John F Kennedy’s wartime diary has realised an astonishing $898,438 at RR Auction.
It dates to 1945, when JFK was working as a reporter for Hearst Newspapers in Europe.
He covered the aftermath of the second world war, travelling the length of the continent.
Kennedy's diary records his impressions of post-war Europe
This was a formative time for the future president. The sight of Europe in ruins would greatly inform his later governance.
As his friend, the journalist Hugh Sidey would later write: “If I had to single out one element in Kennedy’s life that more than anything else influenced his later leadership it would be the horror of war.”
It includes a prescient passage on US-Russia relations, at a time when the US was the sole superpower: “The clash may be finally and indefinitely postponed by the eventual discovery of a weapon so horrible that it will truthfully mean the abolishment of all nations employing it.”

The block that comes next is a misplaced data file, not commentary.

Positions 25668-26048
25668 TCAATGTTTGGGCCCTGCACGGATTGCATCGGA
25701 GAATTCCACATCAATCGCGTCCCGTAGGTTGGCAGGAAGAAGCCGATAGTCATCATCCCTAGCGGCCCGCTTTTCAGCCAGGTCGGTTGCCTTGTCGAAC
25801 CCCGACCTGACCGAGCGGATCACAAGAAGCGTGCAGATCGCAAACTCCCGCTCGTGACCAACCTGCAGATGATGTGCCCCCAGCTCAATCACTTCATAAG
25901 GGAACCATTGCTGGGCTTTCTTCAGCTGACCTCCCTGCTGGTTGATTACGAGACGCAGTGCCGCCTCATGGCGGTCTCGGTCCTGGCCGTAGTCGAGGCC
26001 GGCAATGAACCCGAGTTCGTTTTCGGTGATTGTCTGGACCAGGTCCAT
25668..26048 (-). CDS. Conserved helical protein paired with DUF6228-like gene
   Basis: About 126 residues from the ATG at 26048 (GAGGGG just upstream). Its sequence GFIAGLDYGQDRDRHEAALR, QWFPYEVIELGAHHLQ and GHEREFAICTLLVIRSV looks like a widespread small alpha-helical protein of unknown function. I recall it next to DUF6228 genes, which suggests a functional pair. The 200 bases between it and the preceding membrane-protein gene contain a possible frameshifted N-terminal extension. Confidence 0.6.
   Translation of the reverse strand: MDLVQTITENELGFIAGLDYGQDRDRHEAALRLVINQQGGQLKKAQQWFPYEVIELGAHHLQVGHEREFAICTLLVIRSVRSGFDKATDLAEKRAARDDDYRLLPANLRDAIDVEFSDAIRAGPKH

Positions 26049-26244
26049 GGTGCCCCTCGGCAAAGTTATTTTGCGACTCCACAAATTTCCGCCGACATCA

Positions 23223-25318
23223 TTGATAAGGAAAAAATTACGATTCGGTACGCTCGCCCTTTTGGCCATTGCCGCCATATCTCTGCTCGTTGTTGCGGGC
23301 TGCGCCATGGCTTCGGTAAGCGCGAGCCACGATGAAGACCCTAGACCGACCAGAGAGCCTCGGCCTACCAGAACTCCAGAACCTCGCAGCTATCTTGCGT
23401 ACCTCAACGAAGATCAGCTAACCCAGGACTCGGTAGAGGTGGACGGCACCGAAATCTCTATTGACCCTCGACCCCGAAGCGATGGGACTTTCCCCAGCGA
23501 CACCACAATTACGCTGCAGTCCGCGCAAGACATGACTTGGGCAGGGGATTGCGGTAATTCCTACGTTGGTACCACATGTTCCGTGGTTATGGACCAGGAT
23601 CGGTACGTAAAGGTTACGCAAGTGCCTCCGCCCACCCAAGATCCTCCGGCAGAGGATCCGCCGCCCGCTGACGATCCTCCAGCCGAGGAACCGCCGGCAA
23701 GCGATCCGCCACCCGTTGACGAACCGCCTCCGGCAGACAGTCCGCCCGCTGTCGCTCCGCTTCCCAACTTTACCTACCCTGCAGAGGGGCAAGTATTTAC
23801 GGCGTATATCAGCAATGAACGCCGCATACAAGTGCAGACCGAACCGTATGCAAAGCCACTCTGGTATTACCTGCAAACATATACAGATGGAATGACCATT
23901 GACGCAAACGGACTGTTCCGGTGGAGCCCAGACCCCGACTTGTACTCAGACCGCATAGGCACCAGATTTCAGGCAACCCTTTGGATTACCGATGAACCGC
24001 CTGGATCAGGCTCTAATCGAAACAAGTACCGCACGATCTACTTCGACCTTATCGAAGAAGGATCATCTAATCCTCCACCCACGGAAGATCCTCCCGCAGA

Kennedy would see this theory tested almost to breaking point less than 20 years later, when the Cuban Missile Crisis brought the world to the brink of thermonuclear war.
In another passage Kennedy writes of the feeling he had after making trips to Hitler’s bunker and his Eagle’s Nest holiday home.
He appears shaken and awed by the experience: “…Hitler will emerge from the hatred that surrounds him now as one of the most significant figures who ever lived...
“He had boundless ambition for his country which rendered him a menace to the peace of the world, but he had a mystery about him in the way he lived and in the manner of his death that will live and grow after him.
“He had in him the stuff of which legends are made.”
The diary is now the second most valuable piece of Kennedy memorabilia ever sold.
The desk on which he signed the 1963 nuclear test ban treaty holds the record, selling for $1.4m in 1999.
We have this original poster from JFK’s 1960 presidential campaign for sale.